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Current Year Centre for Addiction
and Mental Health

Fetal Alcohol Spectrum Disorders: How Widespread Are They in Canada?

Feb. 21, 2013 – Prenatal alcohol exposure is one of the leading known preventable causes of developmental disability and birth defects among Canadians. A new study led by the Centre for Addiction and Mental Health (CAMH) will estimate the number of Canadians living with Fetal Alcohol Spectrum Disorders (FASD) to help prevent and address this disorder. 

FASD has lifelong implications for individuals and their families  Considered to be a “hidden disability,” FASD also impacts various sectors of society including health, education, justice, and social services. These impacts are estimated to cost society over one million dollars over the lifetime of each person affected by FASD.

FASD press release
CAMH VP of Research, Dr. Bruce  Pollock (left), CAMH scientist, Dr. Svetlana Popova, (second from the right) and Dr. Jocelynn Cook of CanFASD, (second from the left) were all smiles following an funding announcement by Parliamentary Secretary, Dr. Colin Carrie (right) for a CAMH-led project to investigate the prevalence of FASD among the Canadian population.

“It is essential to determine how many Canadians are living with FASD before we can understand the severity and impact of this condition,” said Dr. Svetlana Popova, CAMH Senior Scientist and the study’s lead researcher. “Once we have this information, we can plan policies and programs that will prevent FASD and more effectively address those already affected by it.”

Funding to study the prevalence of FASD in this country was provided through the Government of Canada’s Fetal Alcohol Spectrum Disorder National Strategic Projects Fund (FASD-NSPF). The Fund supports organizations to develop knowledge, tools and resources for use by health professionals and other front-line workers to prevent and address FASD.

"Our Government is committed to addressing FASD and the lifelong impact it can have on Canadians, their families, and their communities,” said Colin Carrie, Parliamentary Secretary to the Federal Minister of Health. “That’s why we are investing in projects to prevent more cases of FASD and to help Canadians of all ages who live with it.”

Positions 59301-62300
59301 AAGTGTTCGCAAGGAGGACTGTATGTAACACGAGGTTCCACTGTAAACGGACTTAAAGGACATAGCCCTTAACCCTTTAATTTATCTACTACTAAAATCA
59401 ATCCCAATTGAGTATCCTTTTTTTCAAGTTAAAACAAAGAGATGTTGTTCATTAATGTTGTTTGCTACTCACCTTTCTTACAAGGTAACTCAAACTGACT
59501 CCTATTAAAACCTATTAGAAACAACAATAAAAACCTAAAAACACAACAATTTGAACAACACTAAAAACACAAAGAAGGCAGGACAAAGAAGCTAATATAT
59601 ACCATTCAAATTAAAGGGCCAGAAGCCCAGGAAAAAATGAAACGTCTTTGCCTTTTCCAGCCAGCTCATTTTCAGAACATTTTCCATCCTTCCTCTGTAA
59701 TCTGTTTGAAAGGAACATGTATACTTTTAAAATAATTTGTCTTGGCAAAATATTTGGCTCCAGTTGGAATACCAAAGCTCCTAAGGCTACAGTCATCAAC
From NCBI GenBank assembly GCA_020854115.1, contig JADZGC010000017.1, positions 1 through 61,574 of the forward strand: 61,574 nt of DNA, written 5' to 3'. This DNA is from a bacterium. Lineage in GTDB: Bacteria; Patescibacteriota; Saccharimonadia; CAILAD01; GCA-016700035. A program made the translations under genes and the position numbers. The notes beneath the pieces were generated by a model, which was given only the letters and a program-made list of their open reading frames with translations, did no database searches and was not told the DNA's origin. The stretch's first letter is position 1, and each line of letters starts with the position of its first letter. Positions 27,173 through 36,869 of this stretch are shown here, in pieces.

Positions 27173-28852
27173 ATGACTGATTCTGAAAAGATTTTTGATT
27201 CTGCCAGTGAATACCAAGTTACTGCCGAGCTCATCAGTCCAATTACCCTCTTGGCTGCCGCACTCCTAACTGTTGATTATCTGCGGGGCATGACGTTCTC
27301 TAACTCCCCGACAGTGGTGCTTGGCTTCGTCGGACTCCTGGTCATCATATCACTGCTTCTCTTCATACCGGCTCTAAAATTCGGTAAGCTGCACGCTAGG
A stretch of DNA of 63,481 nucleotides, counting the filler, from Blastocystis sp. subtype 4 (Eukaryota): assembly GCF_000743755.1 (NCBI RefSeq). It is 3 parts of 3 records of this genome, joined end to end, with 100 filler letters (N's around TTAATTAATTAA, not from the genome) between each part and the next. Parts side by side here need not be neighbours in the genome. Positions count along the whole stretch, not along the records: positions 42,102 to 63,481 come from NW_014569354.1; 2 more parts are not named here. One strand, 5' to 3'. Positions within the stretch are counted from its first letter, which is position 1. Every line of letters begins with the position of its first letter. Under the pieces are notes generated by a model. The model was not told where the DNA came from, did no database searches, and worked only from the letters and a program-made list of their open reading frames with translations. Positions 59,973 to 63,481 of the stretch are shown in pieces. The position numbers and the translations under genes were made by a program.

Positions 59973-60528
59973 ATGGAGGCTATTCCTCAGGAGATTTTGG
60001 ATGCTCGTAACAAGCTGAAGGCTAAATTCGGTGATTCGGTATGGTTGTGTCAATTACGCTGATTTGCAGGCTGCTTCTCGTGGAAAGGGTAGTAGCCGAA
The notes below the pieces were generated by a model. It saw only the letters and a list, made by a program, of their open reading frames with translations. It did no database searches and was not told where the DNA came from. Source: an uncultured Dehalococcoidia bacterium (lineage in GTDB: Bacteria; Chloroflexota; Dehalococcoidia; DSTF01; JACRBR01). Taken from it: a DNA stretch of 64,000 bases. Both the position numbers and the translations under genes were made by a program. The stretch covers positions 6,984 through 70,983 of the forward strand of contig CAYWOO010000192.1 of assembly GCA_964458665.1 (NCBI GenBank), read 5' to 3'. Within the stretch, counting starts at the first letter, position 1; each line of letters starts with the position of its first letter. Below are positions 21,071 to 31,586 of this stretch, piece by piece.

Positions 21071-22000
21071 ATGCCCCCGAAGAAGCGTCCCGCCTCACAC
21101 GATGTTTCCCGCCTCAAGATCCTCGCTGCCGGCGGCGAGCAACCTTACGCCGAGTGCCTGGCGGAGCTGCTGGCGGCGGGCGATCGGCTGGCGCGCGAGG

Canadian data from this study will also be used as part of the World Health Organization (WHO) research project on the Global Prevalence of FASD, in partnership with the National Institute on Alcohol Abuse and Alcoholism (NIAAA) in the United States. Participating countries are from Central and Eastern Europe, Africa, Asia, and now includes Canada.

Alcohol’s effects on the fetus are permanent, but early diagnosis helps to address these long-term problems. Effects can include physical, mental, behavioural and learning disabilities, as well as emotional and social difficulties. Individuals with FASD require lifelong assistance from health, community, education and other service providers.

The Canadian study will examine, screen and test the developmental behaviours of 8,000 children aged 7 to 9 years of age attending elementary schools in the Greater Toronto Area. Children who exhibit FASD symptoms will be be offered access to a needs assessment to determine appropriate support services. Parents will also receive information about FASD and the risks of alcohol exposure during pregnancy to prevent future births affected by FASD.

Early FASD diagnosis can improve the quality of life of affected individuals and their families. Timely interventions, have the potential to prevent secondary conditions resulting from FASD, including school failure and drop-out, addictions, mental health problems, dependent living, or involvement with the justice system.

“Without a correct diagnosis caregivers may not understand why a child is being disobedient or experiencing other challenges,” said Dr. Popova. “Early diagnosis of FASD provides an explanation for these problems, which equips caregivers and parents so that they can improve the way they interact with a child.” 

The study will be conducted by a team of leading researchers and clinicians working in the fields of mental health and addictions from six institutions across Canada and the United States.


About CAMH

The Centre for Addiction and Mental Health (CAMH) is Canada's largest mental health and addiction teaching hospital, as well as one of the world's leading research centres in its field. CAMH combines clinical care, research, education, policy development and health promotion to help transform the lives of people affected by mental health and addiction issues. CAMH is fully affiliated with the University of Toronto, and is a Pan American Health Organization/World Health Organization Collaborating Centre.

For more information, please visit:

CAMH Media Relations Contact: Michael Torres; (416) 595-6015 or 

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